The winter season is just around the corner. Elements such ice, snow and
cold temperatures can make life challenging. Slippery sidewalks and cold
weather can cause a wide range of injuries and illnesses for everyone,
and especially for seniors.
Icy, snowy roads and sidewalks make it easy to slip and fall. This occurrence
is more prevalent amongst the senior population. Often these falls result
in major injuries such as hip and wrist fractures, head trauma or major
lacerations. These injuries can be harder for older adults as they face
difficult complications and longer recovery time.
Cold temperatures can lead to frostbite and hypothermia -- a condition
where the body temperature dips too low. According to the CDC, more than
half of hypothermia-related deaths were of people over the age of 65.
During winter months, it is more difficult and dangerous to get around;
many seniors have less contact with others. This can cause feelings of
loneliness and isolation.
Driving during the winter can be hazardous for everyone. But it is especially
dangerous for older people, who may not drive as often or whose reactions
may not be as quick.
Winter storms can lead to power outages. Backup heat sources such as using
a fireplace, gas heater or lanterns can lead to carbon monoxide poisoning.
Here are some suggestions to prepare for winter and avoid accidents.
Walking on Snow and Ice
- Be sure to wear shoes with good traction and non-skid soles.
- Stay inside until the roads are clear.
- Replace a worn cane tip to making walking easier.
- Take off shoes as soon as you return indoors because often snow and ice
attach to the soles. Melted snow indoors can lead to wet slippery floors.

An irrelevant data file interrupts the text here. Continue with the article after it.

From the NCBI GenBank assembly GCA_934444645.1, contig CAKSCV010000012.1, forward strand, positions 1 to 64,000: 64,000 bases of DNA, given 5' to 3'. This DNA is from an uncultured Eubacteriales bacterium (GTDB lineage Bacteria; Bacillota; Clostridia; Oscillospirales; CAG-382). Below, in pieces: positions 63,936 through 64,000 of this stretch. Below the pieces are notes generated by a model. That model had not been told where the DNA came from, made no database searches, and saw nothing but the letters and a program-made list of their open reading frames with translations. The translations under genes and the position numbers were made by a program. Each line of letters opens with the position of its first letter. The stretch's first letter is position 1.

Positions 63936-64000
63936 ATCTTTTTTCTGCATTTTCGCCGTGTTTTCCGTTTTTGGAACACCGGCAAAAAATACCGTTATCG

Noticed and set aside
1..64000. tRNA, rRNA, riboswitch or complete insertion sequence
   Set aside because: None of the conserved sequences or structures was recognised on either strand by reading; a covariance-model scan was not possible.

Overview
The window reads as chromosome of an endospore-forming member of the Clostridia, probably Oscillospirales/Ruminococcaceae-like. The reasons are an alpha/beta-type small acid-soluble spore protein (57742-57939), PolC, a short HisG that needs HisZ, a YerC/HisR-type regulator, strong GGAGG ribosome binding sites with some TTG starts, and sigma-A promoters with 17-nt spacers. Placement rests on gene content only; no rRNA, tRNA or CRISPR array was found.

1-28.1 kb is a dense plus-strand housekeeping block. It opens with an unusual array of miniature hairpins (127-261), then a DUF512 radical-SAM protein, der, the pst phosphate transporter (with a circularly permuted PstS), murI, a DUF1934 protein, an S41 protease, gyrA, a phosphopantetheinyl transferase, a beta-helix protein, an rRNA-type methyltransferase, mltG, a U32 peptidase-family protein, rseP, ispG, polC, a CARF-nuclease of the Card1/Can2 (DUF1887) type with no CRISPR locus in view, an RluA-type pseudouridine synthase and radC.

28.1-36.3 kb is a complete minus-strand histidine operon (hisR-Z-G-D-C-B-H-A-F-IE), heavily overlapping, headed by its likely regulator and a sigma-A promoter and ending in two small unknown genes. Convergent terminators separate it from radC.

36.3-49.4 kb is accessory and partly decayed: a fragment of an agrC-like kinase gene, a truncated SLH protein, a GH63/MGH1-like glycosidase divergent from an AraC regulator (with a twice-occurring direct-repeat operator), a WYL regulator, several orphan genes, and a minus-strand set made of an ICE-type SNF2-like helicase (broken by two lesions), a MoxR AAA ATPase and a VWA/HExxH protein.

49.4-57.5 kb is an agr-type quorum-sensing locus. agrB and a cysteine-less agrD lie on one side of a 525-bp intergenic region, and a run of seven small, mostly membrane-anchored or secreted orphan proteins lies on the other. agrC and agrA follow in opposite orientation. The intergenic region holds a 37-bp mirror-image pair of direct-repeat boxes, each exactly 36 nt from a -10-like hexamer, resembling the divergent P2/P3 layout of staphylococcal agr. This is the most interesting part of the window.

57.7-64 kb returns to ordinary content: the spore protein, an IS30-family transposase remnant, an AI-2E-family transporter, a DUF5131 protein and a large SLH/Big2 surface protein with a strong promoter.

- Monitor indoor temperatures to make sure that it is not getting too cold.
- Dress in layers.
- If you are going outside wear warm socks, an appropriate coat, warm hat
- In extremely cold temperatures, cover all exposed skin. A scarf works well
to cover the neck and face.
Stay in Touch
- Family members can check in on seniors, a daily phone call can make a difference.
- Friends and family can arrange a schedule to check in on a regular basis.
- Basic car maintenance such as checking the oil, tires, battery and wipers
can make a difference on winter roads.
- Being prepared for roadside assistance or have a friend who you know can
help is also a good idea.
- Make sure that someone knows when you are heading out and when you are
expected to return.
- If the power goes out, wear several layers of clothing.
- Move around a lot to raise your body temperature.
- Make sure you have easy access to flashlights and a battery-powered radio.
- Keeping a stock of warm blankets, non-perishable foods and water can help
if your power goes out.
- Maintain a healthy diet, especially Vitamin D, to avoid deficiencies.
- Ensure your safety by having a carbon monoxide detector in your home or
buying an updated one.
- If you need to clear your property of snow and ice, don't hesitate
to ask a family member, neighbor, or hire a professional.
- Arrange rides to the grocery store and doctor's appointments utilizing
shuttle services specifically for seniors.
The most important tip to keep in mind during winter is to ask for help.
Wintertime poses challenges for seniors, but with planning and awareness,
you can stay healthy and avoid accidents and dangers.